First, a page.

Fire departments don’t get the message with encrypted radios

WASHINGTON — The response to the terrorist attacks of Sept. 11, 2001, exposed communications limitations and vulnerabilities. Agencies had trouble speaking to each other. Regional leaders would later demand improvements and interoperability.

Thirteen years later, the Washington region enjoys what one official calls “seamless communication” across jurisdictions.

But this week, a plan made earlier to encrypt radio channels at D.C Fire and Emergency Medical Service set off confusion, concern and warnings among the region’s first responders.

D.C. Fire plans to encrypt its tactical channels, although the start date for that is now uncertain. The encryption means only officials and firefighters with direct access will be able to listen.

Also, it is unclear how many channels will be open and available.

“The specifics of this have not been ironed out,” says Keith St. Clair, a spokesman for Deputy Mayor Paul Quander.

He insists the encrypted channels will not include dispatch channels and that communication with neighboring counties will not hit a road block.

But the word of encrypted radio channels, potentially coming soon, set off a unison outcry across the region.

“It seems ironic that on the week we memorialize Sept. 11, when 343 fire firefighters made the ultimate sacrifice … it seems like we’re taking a step backwards,” says Mark Brady, a spokesman for the Prince George’s County Fire Department.

He noted problems in New York and at the Pentagon with agencies struggling to communicate.

“They’re going to have a couple channels that are going to remain in the clear that we’ll be able to operate on if we go over there, but it does break interoperability,” says Michael Gowen, a battalion chief with Arlington County Fire.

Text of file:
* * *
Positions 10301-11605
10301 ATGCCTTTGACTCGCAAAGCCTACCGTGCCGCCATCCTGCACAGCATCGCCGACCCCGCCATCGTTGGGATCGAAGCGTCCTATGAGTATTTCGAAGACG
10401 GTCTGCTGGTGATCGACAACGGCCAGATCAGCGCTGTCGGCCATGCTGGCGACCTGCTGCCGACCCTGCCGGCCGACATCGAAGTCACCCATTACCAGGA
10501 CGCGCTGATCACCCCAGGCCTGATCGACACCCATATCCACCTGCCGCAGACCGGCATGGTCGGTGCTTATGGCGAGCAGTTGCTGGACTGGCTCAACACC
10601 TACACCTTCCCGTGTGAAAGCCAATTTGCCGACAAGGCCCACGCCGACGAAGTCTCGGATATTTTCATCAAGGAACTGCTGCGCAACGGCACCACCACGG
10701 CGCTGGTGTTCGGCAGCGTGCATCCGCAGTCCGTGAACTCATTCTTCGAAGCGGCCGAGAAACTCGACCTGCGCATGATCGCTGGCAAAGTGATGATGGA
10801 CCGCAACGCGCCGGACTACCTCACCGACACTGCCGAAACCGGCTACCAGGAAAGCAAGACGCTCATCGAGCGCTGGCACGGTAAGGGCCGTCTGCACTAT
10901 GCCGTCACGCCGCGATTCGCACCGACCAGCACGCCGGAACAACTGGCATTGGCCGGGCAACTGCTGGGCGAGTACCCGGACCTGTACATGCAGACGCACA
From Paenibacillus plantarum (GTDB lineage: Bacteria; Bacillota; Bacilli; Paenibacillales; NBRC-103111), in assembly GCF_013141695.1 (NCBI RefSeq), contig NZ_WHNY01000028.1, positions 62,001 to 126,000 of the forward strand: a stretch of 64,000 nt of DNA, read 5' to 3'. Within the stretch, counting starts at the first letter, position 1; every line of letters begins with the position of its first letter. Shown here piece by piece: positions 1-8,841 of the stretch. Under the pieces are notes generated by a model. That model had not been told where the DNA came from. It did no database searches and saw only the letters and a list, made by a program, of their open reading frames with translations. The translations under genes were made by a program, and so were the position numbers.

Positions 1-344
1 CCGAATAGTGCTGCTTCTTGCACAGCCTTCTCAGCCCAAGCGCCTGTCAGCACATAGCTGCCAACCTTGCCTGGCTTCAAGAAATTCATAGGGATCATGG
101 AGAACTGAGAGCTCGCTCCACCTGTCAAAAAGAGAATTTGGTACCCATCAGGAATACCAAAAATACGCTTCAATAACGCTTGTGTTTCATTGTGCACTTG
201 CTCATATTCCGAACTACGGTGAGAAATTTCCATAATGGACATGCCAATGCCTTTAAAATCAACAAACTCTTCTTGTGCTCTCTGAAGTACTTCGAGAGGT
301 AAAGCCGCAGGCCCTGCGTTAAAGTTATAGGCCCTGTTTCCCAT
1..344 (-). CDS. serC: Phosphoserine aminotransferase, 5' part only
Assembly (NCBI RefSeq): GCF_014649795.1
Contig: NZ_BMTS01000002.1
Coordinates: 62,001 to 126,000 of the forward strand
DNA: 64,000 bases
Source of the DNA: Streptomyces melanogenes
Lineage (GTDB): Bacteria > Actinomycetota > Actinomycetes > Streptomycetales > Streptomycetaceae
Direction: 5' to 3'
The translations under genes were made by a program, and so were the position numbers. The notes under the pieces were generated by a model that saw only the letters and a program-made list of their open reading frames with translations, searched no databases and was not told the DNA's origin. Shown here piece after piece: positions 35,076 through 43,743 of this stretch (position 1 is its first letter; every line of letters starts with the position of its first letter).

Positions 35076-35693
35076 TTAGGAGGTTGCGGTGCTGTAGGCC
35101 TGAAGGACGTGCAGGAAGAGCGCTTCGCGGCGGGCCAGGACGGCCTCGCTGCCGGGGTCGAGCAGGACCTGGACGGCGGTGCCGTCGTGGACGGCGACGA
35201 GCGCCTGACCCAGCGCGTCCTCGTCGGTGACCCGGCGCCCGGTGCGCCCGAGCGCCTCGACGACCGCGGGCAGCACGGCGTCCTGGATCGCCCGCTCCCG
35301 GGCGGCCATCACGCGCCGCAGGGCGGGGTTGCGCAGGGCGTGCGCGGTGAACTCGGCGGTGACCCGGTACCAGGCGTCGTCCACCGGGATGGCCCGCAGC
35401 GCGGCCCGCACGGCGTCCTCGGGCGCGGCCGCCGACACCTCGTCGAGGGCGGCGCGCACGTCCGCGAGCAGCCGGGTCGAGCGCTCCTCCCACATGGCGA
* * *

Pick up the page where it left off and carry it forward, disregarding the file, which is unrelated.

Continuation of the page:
“We’re not going to be able to operate on their encrypted channels,” he says.

D.C. Fire adamantly rejects the belief that its move to encrypted channels will compromise help from neighboring departments.

“We are not going to enter into any type of situation with our radios that would endanger mutual aid situations,” St. Clair says. “We are not going to ask them come on scene and help us respond to a situation when their personnel cannot communicate with ours.”

Departments nearby remain uncertain, possibly and paradoxically because D.C. Fire hasn’t communicated that assurance effectively.

The escalating rhetoric comes at a time neighboring fire departments have been given a heads up: seven D.C. Fire ladder trucks failed inspection and had to be removed from service last week.

Believing D.C. Fire could move to encrypt radios as early as Friday, rank-and- file to department brass have criticized the plan and offered dire warnings.

“If they had their radios encrypted, and we were unable to communicate, it would be a life safety issue for our firefighters,” says Pete Piringer, a spokesman for Montgomery County Fire.

Prince George’s County Fire Chief Marc Bashoor opposes the move as well.

“In the years since 9-11-01, the National Capital Region has achieved the enviable position of having most public safety agencies operating on a common operating platform,” his statement, published by Fox 5 says.

“In the week that we memorialize the events of 9-11-01, encryption without a common regional approach amounts to taking a step backwards in the National Capital Region interoperability, that we have previously achieved,” he says.

The idea to encrypt radio signals gained momentum following the Navy Yard shooting, which happened nearly one year ago to the week.

Transmissions were available on radios and online.

Public safety officials wanted to shield responders on the scene from media and other members of the public telegraphing their movements. In that case, an active shooter was killing victims, but responders’ plans and locations were not encrypted.

Critics of the encryption plan hypothesize a worst-case scenario, in which responders across the region would be needed. They fear the newly-encrypted signals would compromise their ability to communicate during a response in the District.

D.C. Fire maintains they would not, due to the availability of dispatch channels.

The plan to encrypt lines has been put on hold for now. Next Wednesday, fire departments across the region will meet to sort out the details and get on the same page.

The meeting was scheduled before concerns arose over encryption.

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